Asphalt resurfacing, new sidewalks and bike lanes along deteriorating routes around Scotts Valley are just some of the things Measure D funds are now set to go toward over the next five years.
On June 2, during its regularly scheduled meeting, Scotts Valley City Council voted unanimously to approve the list of proposed projects.
Santa Cruz County residents set up Measure D as a way to maintain and improve roads, as well as bicycle and pedestrian infrastructure. The pot of money expires after 10 years, and each year City Council is required to rejig its funding priorities.
Topping the list this time was Bean Creek Road. That project is to happen in two phases. In the first—a $574,100 portion to occur in fiscal 2021-22—the segment that goes from Bluebonnet Lane to Redwood Way (the second Montevalle Mobile Home Park entrance) is to be taken care of. This is the only Measure D project to be completed this coming year. The second phase is a $300,000 reno slated for 2025-26.
In 2022-23, the City Council targeted two projects. Scotts Valley Drive is to get a crack seal treatment with $75,000 of the Measure D funds. Janis Way will see a more extensive rework—which will include some excavation, resurfacing and bike lanes. That should cost $250,000.
After that, Glenwood Drive (from Scotts Valley Drive to K Street) is to have its cracks sealed and to get a coating of Type 2 slurry on top, to the tune of $100,000 in 2023-24.
Mt. Hermon Road is on tap for excavation, crack seal, slurry and a rework of the La Madrona Drive intersection, carrying a $200,000 price tag in 2024-25.
“Is that at all intertwined or affected by the La Madrona project there that’s proposed by the developer at the intersection of La Madrona and Mt. Hermon Road?” Councilman Jack Dilles asked. “Would this look different depending on what happens there—or doesn’t happen there?”
Staff said it could, depending on what that project entails, but added the “dig-outs,” “overlay,” and “striping” are definitely needed.
Joining Phase 2 of the Bean Creek Road upgrade, Lockwood Lane is set to get dig-outs, overlay, striping and bike lanes in 2025-26, from Mt. Hermon Road to the city limit.
Interim Public Works Director Scott Hamby said Janice Way is “busted up all the way down” and will get a sidewalk on one whole side of the street.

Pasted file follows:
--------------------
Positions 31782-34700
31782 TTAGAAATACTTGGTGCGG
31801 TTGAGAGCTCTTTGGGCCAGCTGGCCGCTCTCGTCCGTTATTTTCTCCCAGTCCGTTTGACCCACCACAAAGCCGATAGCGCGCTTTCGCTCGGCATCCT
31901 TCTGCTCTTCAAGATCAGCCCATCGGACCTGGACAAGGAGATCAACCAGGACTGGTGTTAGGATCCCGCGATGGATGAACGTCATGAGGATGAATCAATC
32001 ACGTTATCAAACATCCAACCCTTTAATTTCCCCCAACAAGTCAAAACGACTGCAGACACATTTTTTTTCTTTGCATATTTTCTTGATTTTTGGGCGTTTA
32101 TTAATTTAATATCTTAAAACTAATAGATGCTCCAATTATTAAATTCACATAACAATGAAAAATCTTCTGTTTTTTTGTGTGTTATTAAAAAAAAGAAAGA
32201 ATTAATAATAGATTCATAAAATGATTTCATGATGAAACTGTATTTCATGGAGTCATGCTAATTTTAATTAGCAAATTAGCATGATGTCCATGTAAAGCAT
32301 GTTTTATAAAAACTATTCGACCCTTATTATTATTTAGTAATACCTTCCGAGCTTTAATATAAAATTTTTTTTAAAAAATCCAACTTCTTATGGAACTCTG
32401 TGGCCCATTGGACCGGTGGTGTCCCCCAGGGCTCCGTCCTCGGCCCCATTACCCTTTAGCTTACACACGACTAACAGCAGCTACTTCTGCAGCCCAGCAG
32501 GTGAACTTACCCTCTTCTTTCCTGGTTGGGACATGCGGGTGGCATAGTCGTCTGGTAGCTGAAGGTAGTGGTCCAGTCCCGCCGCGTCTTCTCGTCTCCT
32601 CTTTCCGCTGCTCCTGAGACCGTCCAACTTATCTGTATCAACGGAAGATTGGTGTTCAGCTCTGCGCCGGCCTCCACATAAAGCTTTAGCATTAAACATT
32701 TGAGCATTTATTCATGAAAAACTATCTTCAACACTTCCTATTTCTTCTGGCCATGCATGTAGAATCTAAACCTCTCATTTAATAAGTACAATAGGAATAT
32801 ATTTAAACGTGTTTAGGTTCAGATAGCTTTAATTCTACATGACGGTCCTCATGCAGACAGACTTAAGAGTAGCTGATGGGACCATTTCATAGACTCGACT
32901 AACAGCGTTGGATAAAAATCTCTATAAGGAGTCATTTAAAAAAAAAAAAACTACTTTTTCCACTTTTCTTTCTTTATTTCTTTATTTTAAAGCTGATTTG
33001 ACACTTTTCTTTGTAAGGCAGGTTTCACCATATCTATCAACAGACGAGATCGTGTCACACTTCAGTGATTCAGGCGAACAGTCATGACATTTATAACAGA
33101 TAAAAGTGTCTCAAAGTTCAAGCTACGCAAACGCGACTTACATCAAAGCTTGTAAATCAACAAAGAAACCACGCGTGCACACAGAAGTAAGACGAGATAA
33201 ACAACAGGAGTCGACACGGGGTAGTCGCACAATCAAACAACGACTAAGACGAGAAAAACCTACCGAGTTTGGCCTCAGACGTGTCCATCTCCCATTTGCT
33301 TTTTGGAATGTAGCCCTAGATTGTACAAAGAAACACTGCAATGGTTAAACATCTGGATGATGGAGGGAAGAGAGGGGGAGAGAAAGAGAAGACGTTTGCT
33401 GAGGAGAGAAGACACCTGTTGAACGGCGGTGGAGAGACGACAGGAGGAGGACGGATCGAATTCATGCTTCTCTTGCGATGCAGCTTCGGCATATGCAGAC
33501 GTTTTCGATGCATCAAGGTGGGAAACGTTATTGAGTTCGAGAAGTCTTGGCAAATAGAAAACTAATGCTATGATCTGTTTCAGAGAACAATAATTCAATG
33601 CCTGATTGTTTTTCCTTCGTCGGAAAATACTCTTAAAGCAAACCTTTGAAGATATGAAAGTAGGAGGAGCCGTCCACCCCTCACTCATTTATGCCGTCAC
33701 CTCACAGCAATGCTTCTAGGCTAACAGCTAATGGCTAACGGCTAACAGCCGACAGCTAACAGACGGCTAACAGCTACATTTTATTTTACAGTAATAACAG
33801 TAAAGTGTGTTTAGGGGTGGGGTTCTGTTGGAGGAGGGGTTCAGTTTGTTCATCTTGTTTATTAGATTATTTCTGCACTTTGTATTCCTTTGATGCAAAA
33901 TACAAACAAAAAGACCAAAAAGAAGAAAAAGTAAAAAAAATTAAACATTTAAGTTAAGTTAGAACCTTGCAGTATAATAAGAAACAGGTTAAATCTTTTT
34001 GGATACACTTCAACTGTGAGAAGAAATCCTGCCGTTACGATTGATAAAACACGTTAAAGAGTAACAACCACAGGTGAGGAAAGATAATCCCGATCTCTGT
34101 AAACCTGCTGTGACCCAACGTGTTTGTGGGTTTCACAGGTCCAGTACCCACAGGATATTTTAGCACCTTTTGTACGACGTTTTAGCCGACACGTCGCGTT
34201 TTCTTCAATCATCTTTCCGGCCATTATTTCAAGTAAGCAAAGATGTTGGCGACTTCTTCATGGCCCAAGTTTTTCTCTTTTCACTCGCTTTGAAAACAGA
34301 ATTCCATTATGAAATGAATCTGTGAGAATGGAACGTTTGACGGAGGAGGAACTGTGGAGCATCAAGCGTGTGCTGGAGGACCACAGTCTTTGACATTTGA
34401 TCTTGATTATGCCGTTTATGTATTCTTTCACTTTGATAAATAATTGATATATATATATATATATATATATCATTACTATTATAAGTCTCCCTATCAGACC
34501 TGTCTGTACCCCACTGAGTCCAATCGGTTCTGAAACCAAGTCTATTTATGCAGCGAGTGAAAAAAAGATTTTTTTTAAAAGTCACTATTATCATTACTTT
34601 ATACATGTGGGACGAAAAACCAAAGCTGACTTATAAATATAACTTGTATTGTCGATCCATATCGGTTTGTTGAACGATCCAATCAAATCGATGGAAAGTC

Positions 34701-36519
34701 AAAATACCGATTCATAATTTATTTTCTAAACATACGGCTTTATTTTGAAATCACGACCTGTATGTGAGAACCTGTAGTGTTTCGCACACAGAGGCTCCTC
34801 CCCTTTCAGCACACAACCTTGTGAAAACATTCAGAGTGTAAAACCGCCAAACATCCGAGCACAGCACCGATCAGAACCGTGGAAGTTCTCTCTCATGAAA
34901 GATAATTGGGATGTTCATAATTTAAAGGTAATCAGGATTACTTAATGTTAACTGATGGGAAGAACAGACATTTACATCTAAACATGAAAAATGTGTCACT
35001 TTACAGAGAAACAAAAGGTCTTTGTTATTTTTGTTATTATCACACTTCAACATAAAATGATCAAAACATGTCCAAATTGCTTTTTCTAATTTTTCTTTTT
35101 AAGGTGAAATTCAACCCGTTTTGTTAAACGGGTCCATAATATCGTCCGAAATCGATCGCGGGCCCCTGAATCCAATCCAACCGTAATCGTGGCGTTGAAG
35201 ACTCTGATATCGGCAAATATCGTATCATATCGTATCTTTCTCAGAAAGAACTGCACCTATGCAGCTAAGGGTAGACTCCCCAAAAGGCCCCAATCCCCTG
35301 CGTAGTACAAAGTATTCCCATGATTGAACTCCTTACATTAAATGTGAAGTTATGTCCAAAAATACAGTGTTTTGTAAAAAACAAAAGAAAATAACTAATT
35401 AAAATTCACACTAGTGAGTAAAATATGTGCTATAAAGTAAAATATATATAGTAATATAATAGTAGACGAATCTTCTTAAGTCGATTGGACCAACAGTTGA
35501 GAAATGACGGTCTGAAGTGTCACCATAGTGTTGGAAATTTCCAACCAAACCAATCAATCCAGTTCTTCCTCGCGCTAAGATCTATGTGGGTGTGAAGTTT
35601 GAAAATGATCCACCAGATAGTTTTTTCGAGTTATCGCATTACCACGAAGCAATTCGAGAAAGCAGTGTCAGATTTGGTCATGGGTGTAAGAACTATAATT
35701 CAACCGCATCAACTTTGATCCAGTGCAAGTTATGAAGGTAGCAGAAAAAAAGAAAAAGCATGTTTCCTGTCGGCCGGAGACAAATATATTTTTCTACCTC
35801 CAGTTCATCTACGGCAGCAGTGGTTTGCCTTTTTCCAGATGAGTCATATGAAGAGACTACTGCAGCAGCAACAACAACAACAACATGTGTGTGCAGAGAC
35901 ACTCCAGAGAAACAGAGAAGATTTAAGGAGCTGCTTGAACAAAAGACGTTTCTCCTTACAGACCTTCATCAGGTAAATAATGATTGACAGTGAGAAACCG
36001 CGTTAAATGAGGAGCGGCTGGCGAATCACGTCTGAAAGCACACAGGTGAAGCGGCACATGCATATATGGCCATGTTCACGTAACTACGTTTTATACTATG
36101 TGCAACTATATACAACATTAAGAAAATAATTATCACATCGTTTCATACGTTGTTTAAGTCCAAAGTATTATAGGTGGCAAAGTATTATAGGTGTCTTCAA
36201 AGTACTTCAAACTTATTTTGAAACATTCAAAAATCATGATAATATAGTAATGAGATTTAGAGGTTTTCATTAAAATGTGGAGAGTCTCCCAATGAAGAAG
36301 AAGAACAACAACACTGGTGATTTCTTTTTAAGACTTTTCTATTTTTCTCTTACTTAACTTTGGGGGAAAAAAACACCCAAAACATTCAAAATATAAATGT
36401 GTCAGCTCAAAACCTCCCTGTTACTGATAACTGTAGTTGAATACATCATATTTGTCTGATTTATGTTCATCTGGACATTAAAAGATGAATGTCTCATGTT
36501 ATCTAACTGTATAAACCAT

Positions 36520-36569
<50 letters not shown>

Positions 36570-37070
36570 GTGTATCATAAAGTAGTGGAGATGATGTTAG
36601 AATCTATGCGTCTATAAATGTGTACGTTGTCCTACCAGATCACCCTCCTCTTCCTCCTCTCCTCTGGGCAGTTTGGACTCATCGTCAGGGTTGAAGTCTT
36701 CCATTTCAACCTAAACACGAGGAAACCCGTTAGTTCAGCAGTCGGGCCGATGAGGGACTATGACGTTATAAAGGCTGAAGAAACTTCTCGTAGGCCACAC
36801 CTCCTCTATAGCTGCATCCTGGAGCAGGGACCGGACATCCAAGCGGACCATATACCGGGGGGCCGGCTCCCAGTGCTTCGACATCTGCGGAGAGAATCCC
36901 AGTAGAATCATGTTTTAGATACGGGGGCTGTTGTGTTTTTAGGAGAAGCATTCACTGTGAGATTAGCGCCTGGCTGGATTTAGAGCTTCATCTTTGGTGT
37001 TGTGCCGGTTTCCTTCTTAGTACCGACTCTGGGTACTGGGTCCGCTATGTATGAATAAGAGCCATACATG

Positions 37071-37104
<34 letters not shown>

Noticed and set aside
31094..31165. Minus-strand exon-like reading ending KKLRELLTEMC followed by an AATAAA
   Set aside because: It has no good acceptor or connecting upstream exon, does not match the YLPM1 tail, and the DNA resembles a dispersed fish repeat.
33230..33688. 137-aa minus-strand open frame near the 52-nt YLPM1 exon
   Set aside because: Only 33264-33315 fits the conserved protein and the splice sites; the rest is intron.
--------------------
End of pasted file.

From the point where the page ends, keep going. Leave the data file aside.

The bike lanes will probably have to be done with stencils because the street isn’t wide enough for full bike lanes, he said.
One person spoke during the public hearing to complain about Bluebonnet Lane not being included in the project list.
Councilwoman Donna Lind noted Bean Creek Road has been the site of several serious crashes recently. She moved the resolution and councilman Randy Johnson seconded it.
“Janice has been definitely one that has been on our list for quite a while,” Lind said. “And the Bean Creek area’s been something we’ve been waiting for for years.”
Mayor Derek Timm said it’s important to keep up with repairs.
“I’ve heard from some constituents about the need for sealing cracks,” he said. “If you do not do preventative road maintenance, it’ll end up costing the city significantly more over time to fix those roads.”
“Mayor, your point about being proactive…is like asphalt 101,” Johnson said. “I mean, they’ve done studies, and on the (Santa Cruz County Regional Transportation Commission) they’re very emphatic, that money spent out front sometimes saves multiple factors, in terms of if it’s allowed to completely deteriorate.”
But, he added, picking projects means some things will have to wait.
“You know, there are lots of needs in our city, and so I think we are systematically addressing those,” he said. “Not everybody is, I guess in some ways, happy with all the results. But I think we give fair attention to everybody.”
He even notices cracks while walking around the Vineyards residential development, he said.
“We are on a schedule, sometimes, many times, a 10-year schedule,” he said. “You know, the needs are many, but the funding is a little bit less. So, we will do what we can to provide services for all of Scotts Valley.”
Lind noted the city had to present projects to the RTC, which added an additional layer of limitations.
Vice-Mayor Jim Reed shared an anecdote from lessons learned from nearby civic government halls.
“In the city of San Jose the transportation folks tell the council there that their data shows a dollar spent making sure a crack doesn’t get down to the roadbed saves at least $5 when you have to go into the bed itself and reengineering that,” he said. “So I don’t think there’s a better case that we can come up with of the importance of preventative maintenance like this.”